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I started to read into the Fake Fire Brigade series. My first criticism is regarding this intermittency analysis. They want to represent geographical variation in wind power across Europe by combining Spanish, British and Danish data. IMHO this is improper for multiple reasons:
  • First, unlike the other two, Denmark is small. The effect of this is quite visible on the month-long power diagrams they show: Denmark's variation is by far the strongest. "Normalising" this, instead of gauging North German production, doesn't appear proper.
  • Second, for a full coverage of the time lag of an Atlantic weather zone, you would also need France, Ireland, and Norway or Sweden.
  • Third, all three choices are more influenced by Atlantic weather, but for an all-European grid, Mediterranean weather also counts, e.g. the capacities in Italy, Greece and southeastern France.

Their cross-compatibility analysis is of more interest.

*Lunatic*, n.
One whose delusions are out of fashion.

by DoDo on Fri Mar 18th, 2011 at 04:51:22 AM EST
[ Parent ]
The European grid of the near future will not look like the grid built to accommodate the monopoly/monopsony, centralized technologies and companies of the past. Assuming intelligent choices are made.

The grid will be designed to handle intermittency both in generation and demand, and to handle renewables with both spatial and technological diversity. It will make far more efficient use of accurate weather/generation prediction, as well as advanced notification of load-shedding on the demand side. All compensated with appropriate pricing.

Such a reconception of the grid is already underway, though without enough pressure because of the faults of market-driven decision-making. The complete reconfiguration could easily be done in 20 years, during which existing plants continue their gradually diminishing functions.

"Life shrinks or expands in proportion to one's courage." - Ana´s Nin

by Crazy Horse on Fri Mar 18th, 2011 at 06:52:43 AM EST
[ Parent ]
The linked post is a comprehensive dismissal of all individual carbon-free balancing options (including geographic and natural balancing, hydro, as well as smart grid), and their combination. I didn't have time for a complete read, but, I saw:

  • They dismiss natural balancing between PV and wind with a sleight of hand, rather than attempting a correlation simulation as they did for geographic balancing. (There is a sea of difference between the ability to provide a perfect balancing and zero contribution.)
  • In the 'combination of all' (which must cobine their earlier errors), it seems they have an exclusive focus on wind power (on proving that high wind power penetration is problematic). They come down to the conclusion that it goes only with gas. I find the argumentation that this is the case only with wind in the mix bizarre. They also wonder what to do with excess wind, as if turbines cannot be stopped when needed.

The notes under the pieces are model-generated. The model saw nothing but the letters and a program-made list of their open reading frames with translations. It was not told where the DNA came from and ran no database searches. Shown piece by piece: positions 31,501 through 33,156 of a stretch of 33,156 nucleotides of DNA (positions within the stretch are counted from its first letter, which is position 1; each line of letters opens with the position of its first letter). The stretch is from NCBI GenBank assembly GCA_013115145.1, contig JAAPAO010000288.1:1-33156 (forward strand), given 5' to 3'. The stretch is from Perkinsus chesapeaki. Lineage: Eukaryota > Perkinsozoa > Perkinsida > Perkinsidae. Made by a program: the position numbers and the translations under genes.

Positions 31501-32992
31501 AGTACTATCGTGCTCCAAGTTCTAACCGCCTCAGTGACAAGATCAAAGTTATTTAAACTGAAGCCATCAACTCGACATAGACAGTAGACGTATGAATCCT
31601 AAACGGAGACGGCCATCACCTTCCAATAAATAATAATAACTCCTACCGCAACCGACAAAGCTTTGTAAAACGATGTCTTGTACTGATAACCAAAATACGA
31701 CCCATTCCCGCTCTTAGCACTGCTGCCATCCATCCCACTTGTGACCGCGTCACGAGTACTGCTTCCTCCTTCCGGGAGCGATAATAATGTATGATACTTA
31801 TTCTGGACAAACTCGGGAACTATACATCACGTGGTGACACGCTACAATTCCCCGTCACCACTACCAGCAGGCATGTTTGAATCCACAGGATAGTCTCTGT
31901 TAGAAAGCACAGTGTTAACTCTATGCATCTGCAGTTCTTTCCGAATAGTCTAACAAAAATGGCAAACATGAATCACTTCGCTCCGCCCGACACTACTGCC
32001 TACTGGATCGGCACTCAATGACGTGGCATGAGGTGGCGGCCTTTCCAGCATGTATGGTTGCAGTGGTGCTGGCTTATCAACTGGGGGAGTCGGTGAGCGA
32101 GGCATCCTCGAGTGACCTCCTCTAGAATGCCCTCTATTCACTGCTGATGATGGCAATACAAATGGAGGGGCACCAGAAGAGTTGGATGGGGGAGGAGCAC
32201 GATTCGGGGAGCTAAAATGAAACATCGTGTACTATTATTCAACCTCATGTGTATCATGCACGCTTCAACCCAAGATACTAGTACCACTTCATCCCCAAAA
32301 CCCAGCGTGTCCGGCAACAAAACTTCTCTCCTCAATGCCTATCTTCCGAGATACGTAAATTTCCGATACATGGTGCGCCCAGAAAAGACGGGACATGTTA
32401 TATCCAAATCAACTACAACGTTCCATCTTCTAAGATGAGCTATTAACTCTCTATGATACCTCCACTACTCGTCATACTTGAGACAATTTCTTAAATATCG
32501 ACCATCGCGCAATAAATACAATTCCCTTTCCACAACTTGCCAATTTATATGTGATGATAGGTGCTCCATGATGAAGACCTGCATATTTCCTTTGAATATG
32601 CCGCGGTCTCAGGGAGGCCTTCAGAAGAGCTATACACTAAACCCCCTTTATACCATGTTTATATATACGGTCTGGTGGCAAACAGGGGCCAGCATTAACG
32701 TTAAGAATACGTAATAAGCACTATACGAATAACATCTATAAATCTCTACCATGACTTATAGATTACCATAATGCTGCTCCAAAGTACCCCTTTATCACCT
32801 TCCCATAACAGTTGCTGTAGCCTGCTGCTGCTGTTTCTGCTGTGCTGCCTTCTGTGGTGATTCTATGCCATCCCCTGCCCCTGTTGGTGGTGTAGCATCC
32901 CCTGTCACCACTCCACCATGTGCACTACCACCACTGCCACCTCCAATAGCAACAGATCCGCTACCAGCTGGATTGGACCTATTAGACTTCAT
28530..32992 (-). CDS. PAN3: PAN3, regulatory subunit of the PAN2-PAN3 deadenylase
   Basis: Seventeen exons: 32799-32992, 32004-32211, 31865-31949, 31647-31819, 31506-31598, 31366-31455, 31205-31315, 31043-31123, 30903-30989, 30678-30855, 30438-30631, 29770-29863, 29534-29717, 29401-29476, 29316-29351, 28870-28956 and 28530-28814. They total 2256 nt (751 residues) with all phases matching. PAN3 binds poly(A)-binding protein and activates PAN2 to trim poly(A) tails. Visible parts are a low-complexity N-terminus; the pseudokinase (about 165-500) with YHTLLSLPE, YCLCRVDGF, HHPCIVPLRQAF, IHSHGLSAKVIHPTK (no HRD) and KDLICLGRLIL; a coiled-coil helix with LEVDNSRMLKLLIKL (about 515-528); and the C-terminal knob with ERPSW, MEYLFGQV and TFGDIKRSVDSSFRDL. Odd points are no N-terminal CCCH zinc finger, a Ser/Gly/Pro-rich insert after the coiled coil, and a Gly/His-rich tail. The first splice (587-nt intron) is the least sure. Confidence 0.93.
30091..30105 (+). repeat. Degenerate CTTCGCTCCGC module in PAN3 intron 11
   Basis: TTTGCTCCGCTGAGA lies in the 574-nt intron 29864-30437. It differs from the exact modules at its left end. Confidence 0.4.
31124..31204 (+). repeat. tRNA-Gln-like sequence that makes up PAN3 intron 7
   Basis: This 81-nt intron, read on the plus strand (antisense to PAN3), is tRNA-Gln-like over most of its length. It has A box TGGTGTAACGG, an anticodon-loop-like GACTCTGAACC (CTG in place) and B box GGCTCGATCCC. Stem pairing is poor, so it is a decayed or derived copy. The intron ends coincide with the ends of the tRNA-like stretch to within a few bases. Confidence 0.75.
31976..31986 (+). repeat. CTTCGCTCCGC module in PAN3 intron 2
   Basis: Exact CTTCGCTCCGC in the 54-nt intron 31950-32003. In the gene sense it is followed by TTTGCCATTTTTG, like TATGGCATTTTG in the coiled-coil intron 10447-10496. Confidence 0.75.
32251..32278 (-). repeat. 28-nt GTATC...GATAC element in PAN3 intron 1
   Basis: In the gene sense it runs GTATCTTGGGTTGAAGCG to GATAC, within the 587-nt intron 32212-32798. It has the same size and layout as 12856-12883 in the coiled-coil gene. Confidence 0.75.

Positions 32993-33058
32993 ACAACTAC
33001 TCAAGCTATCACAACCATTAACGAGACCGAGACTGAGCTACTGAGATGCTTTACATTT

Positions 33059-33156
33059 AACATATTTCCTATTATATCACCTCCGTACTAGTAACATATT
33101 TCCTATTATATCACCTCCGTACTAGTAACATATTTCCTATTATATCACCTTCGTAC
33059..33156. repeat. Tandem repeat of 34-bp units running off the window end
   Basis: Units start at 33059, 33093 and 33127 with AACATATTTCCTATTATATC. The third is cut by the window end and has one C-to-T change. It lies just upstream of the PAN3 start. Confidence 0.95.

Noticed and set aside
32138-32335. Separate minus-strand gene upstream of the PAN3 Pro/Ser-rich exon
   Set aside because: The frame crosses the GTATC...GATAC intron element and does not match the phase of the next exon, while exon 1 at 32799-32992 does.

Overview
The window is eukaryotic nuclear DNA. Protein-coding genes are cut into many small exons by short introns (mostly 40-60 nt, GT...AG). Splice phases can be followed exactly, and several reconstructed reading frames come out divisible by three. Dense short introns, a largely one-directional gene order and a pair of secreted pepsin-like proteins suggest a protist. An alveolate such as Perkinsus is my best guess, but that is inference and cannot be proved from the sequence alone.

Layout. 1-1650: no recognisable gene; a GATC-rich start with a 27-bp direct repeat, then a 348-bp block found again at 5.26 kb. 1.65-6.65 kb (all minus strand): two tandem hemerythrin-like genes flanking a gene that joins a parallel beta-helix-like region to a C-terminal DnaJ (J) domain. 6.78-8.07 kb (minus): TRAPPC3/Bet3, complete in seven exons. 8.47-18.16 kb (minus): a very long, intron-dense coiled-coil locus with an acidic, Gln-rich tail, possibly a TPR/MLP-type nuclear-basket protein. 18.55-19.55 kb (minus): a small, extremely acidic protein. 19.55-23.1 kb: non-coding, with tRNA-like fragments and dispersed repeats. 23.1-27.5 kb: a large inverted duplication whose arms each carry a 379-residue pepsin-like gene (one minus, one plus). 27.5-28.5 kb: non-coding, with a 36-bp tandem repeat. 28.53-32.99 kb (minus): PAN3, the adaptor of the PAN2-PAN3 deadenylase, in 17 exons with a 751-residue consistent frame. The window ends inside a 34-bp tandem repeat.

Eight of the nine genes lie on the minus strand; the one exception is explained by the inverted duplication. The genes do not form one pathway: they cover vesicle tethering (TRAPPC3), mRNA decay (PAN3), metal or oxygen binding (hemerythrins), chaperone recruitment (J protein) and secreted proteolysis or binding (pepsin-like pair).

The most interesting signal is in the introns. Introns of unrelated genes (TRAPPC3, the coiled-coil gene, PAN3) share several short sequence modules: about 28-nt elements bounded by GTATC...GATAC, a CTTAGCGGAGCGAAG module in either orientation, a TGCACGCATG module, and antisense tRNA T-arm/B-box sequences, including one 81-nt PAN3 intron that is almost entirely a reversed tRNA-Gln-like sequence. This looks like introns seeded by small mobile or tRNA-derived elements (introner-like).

*Lunatic*, n.
One whose delusions are out of fashion.
by DoDo on Fri Mar 18th, 2011 at 08:49:41 AM EST
[ Parent ]
as if turbines cannot be stopped when needed.

And as if there are no accurate wind forecasts on which to base scheduling.

by afew (afew(a in a circle)eurotrib_dot_com) on Fri Mar 18th, 2011 at 10:43:25 AM EST
[ Parent ]
They also wonder what to do with excess wind, as if turbines cannot be stopped when needed.

Pay people to use it. At least that is what Germany did.

Sweden's finest (and perhaps only) collaborative, leftist e-newspaper Synapze.se

by A swedish kind of death on Fri Mar 18th, 2011 at 02:13:48 PM EST
[ Parent ]
Why do the windmills take the blame if there is too much electricity? Seems to me that the weatherman must have been wrong, because the day's supply prediction was off. Shouldn't have brought the coal plant up so high today...
by asdf on Sat Mar 19th, 2011 at 01:26:32 PM EST
[ Parent ]
it's the owners of the coal plants who say who is to blame...

But soon, these coal-plant owners will own more offshore wind than coal plant capacity...at least in Europe.

Wind power

by Jerome a Paris (etg@eurotrib.com) on Sat Mar 19th, 2011 at 03:35:59 PM EST
[ Parent ]
  • gas and hydro are compatible with pretty much everything
  • base load technologies are not compatible with each other (direct substitutes)
  • more interesting: wind and solar are seen as neutral

Which points to the logical solution: put as much wind and solar, balance it with demand management, hydro when you can, and gas for flexibility.

Wind power
by Jerome a Paris (etg@eurotrib.com) on Fri Mar 18th, 2011 at 05:33:29 PM EST
[ Parent ]


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